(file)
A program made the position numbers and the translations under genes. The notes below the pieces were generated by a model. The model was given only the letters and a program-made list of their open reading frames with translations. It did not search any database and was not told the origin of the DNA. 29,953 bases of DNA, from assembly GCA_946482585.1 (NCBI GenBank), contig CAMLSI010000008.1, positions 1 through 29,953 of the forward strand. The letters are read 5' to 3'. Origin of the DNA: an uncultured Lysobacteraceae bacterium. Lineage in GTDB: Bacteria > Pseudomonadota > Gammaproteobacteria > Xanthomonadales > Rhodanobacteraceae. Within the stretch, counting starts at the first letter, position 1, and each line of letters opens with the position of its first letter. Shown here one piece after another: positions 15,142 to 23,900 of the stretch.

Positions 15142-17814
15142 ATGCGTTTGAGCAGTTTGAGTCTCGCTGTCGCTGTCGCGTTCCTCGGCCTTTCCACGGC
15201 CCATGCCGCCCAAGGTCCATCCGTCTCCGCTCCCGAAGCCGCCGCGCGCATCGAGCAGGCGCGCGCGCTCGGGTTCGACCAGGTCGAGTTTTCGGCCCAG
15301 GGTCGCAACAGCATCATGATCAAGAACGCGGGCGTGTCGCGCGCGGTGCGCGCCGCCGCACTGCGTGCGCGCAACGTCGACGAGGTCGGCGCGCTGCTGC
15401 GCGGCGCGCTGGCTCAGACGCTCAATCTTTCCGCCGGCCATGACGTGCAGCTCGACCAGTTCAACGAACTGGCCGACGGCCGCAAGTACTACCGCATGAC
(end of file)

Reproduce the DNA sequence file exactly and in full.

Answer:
A program made the position numbers and the translations under genes. The notes below the pieces were generated by a model. The model was given only the letters and a program-made list of their open reading frames with translations. It did not search any database and was not told the origin of the DNA. 29,953 bases of DNA, from assembly GCA_946482585.1 (NCBI GenBank), contig CAMLSI010000008.1, positions 1 through 29,953 of the forward strand. The letters are read 5' to 3'. Origin of the DNA: an uncultured Lysobacteraceae bacterium. Lineage in GTDB: Bacteria > Pseudomonadota > Gammaproteobacteria > Xanthomonadales > Rhodanobacteraceae. Within the stretch, counting starts at the first letter, position 1, and each line of letters opens with the position of its first letter. Shown here one piece after another: positions 15,142 to 23,900 of the stretch.

Positions 15142-17814
15142 ATGCGTTTGAGCAGTTTGAGTCTCGCTGTCGCTGTCGCGTTCCTCGGCCTTTCCACGGC
15201 CCATGCCGCCCAAGGTCCATCCGTCTCCGCTCCCGAAGCCGCCGCGCGCATCGAGCAGGCGCGCGCGCTCGGGTTCGACCAGGTCGAGTTTTCGGCCCAG
15301 GGTCGCAACAGCATCATGATCAAGAACGCGGGCGTGTCGCGCGCGGTGCGCGCCGCCGCACTGCGTGCGCGCAACGTCGACGAGGTCGGCGCGCTGCTGC
15401 GCGGCGCGCTGGCTCAGACGCTCAATCTTTCCGCCGGCCATGACGTGCAGCTCGACCAGTTCAACGAACTGGCCGACGGCCGCAAGTACTACCGCATGAC